Blaugust Day 31: What Next?

And so we reach the end of August, after attempting 31 posts in 31 days.

We sort of cheated a little at the end, but well, producing walls of text has never really been a problem of mine.

(Producing wall of texts someone else might want to read, now, that’s a little trickier.)

Finding the time to sit down and devote an hour or two to  production of said wall of text, plus a picture or two, that’s harder.

I’d call the Blaugust challenge a success, as it managed to kickstart my blogging habit after a lazy July, and produced a number of blogs that I’ll be keeping track of, even after the month ends.

It’s been a pleasure jumping onto the madness train with a whole bunch of the blogging community.

To-do list wise, we got through about half of the items, and most of the important ones, which I’m quite happy about.

Trove has found itself a handy niche for the moment. I’m quite content to log on daily, fill the star bar for cubits, catch a challenge if I happen to be online for it.

The Tomb Raiser is level 32 or thereabouts. He can juuust about solo U5 dungeons if I’m willing to fight a little harder (ie. wait for energy to recharge and keep holding down the spam AoE button, rinse and repeat 4-5 times.) If I’m feeling lazy, then I’ll stroll through something a little easier in difficulty.

The remaining Trove goals are rather medium-term in nature. I’m working on a Sky Portal, solo, which means accumulating a fairly insane amount of resources that would be much easier to get if I had.. say, 5 or 10 members contributing a portion of the resources each. It mostly means I collect a little each day, stuff it in the bank and try to do more on the bonus days, and basically wait until the magic number is reached.

There’s always fishing for more ancient scales. Which usually means it’s TV show watching time in the other screen first, and fishing second.

Leveling up the Tomb Raiser’s gear any further would mean requiring a lot more flux currency than I can easily get my hands on, which usually means just wait for the hourly challenges and do those for some flux. Very.. time-limited. Working on it, but not in any hurry.

And there’s faffing about on other alts trying to level them up to 20, if I get bored of the above.

I still haven’t quite resolved where I stand on Guild Wars 2 at the moment.

Readers may have noticed that I haven’t bothered to make any mention of the front-page news announcement that GW2 is now… erm, what’s the correct phrase… “play for free” or whatever.

To me, it’s a total non-issue.

It’s too late complaining about the quality of the community. GW2 was going for 10 bucks for a long period, and I’ve noticed mapchat take a turn for the less-polite or patient, in comparison with the quality of the launch day chats.

Basically, politeness is a victim of popular success. The more popular GW2 becomes, the more people jump into the game, the higher proportion of people you will find that have been accustomed to certain speech patterns in WoW or LoL or other similar games and will act in a similar fashion in GW2, having never been fully immersed into the culture yet.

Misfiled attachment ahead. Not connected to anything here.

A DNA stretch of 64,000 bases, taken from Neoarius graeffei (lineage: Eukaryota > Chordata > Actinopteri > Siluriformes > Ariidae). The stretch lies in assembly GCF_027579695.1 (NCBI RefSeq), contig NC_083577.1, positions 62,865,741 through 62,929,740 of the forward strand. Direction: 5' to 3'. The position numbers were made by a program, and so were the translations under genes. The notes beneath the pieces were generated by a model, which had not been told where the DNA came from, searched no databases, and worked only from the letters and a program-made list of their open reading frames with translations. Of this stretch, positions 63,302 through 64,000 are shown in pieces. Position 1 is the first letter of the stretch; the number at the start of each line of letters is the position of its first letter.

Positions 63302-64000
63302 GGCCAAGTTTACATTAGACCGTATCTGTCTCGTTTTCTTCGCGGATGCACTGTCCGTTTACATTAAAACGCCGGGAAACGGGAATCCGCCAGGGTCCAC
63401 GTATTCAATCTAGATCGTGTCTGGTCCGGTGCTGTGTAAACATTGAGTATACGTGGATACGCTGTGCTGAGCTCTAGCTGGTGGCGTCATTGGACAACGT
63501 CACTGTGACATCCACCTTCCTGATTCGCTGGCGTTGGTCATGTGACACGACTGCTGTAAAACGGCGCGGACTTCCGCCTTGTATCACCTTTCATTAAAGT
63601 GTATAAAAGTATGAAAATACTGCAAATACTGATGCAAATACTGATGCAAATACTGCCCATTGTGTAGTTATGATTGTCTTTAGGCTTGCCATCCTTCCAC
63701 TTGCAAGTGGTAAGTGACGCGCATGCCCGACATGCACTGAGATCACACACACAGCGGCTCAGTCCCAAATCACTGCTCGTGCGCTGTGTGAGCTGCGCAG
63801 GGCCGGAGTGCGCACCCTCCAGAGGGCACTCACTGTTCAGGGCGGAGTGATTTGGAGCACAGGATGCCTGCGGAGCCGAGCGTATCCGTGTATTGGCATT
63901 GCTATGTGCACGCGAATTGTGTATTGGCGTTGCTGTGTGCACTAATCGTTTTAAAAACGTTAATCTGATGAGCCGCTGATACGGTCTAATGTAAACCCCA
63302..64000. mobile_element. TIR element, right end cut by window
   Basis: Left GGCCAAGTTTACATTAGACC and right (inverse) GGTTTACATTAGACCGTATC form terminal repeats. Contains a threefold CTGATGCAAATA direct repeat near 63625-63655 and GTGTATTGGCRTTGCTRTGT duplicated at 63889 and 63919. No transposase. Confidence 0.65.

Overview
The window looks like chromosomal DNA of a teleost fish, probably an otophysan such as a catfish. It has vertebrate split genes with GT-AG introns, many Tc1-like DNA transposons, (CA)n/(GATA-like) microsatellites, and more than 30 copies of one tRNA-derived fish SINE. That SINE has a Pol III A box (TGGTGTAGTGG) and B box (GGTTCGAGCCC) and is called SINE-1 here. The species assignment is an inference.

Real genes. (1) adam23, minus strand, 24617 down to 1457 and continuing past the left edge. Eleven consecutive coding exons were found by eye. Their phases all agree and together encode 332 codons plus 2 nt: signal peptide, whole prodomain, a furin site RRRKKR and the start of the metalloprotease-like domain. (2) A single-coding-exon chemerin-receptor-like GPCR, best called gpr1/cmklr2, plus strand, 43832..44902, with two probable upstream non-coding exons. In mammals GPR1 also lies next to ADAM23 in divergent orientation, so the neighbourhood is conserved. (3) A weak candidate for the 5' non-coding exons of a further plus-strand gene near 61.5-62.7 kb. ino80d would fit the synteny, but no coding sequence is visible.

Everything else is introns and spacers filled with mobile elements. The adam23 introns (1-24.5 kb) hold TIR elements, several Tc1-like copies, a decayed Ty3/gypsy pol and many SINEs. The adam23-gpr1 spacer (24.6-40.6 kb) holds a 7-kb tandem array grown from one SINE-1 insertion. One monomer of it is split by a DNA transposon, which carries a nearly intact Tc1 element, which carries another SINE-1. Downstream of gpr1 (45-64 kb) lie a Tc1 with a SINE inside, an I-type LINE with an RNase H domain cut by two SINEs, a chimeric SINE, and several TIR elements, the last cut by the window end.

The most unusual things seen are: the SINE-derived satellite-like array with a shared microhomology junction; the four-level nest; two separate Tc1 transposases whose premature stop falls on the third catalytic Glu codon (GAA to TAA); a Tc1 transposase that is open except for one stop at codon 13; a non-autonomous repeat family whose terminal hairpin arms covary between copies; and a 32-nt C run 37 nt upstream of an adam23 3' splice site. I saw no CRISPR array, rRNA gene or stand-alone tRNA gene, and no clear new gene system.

Add on a good dose of veteran impatience and the tendency of people to ape common frames of thought and a certain meta/elitist segregation that seems to have been occurring dungeon-wise (I watched with some bemusement today as someone gave a ranger a lame excuse for a fractals 10 and kicked him from the party – ranger had 3k AP, not exactly a noob – I did not join the vote kick, but I said nothing either, because I just wanted the damn daily done and didn’t want to get kicked before or during the event), and you will find some deterioration of friendliness, free or no free.

I see a great deal of players being all welcoming and social on Reddit, and I presume, in the game as well. Which is great for both them and the newbies – they get “new content” in the sense of having new people to play with / teach / help, and the newbies get that helping hand as well, and may both purchase the game and stick with it.

Which works for me, I’m not really “mentor” material most of the time, being all grouchy hermit and stuff, but hey, increasing game population means increase in all types of players and hopefully, increased participation in all the game modes I enjoy.

On a more personal level, I spent most of the day trying to work out what I was feeling and thinking about the whole “raids” bruhaha.

One thing I do know is that I’m getting increasingly tired of essentially being a martyr on someone else’s behalf, especially when they don’t seem to appreciate it anyway. Of being told I’m making much ado about nothing.

In other words, here I am, trying to be concerned about the really casual GW2 players who almost never see things like organized WvW or organized Teq or organized Triple Trouble or even organized guild missions, and keep obsessing about keeping barriers of entry low and for them to be on a relatively equal playing field so that they -can- join in, when they want to, and I generally find that most of the bloggers who profess this way of playing just seem to have “accepted” that they’ll never do it, period, so the whole activity just doesn’t exist for them, full stop.

It makes me just a little bit mad, this attitude of what-seems-to-me to be “learned helplessness.” The “I could never do it, so therefore I won’t even try” sort of acceptance.

On the other hand, I find the dismissive attitude of the self-proclaimed elitists annoying as well.

It’s really tempting and easy to segregate yourself into groups of people who think like you and play like you. It seems that -both- extremes are quite happy to indulge in this separation, as shown in a little Reddit flowchart that has been making the rounds lately – “In zerk? Go hang with zerk groups. Non-zerk? Go hang with non-zerk groups. Conclusion: everybody happy.”

Supposedly. Except that I note that the non-zerk groups have a tendency to not form, or take hours to complete, be comprised of more unsure players, etc.

To quote another Redditor, I feel like I’m basically undergoing a certain amount of “cognitive dissonance” here, because… let me fess up:

I’m generally lazy. I like my groups smooth and efficient and optimal. I like getting what I’m aiming for, when I group up, fast and painless. Unless it’s the weekend and I’m in a really good benevolent mood, I don’t have time to spend 3 hours teaching a bunch of people I’ll probably never see again how not to suck, in order for me to get what I want.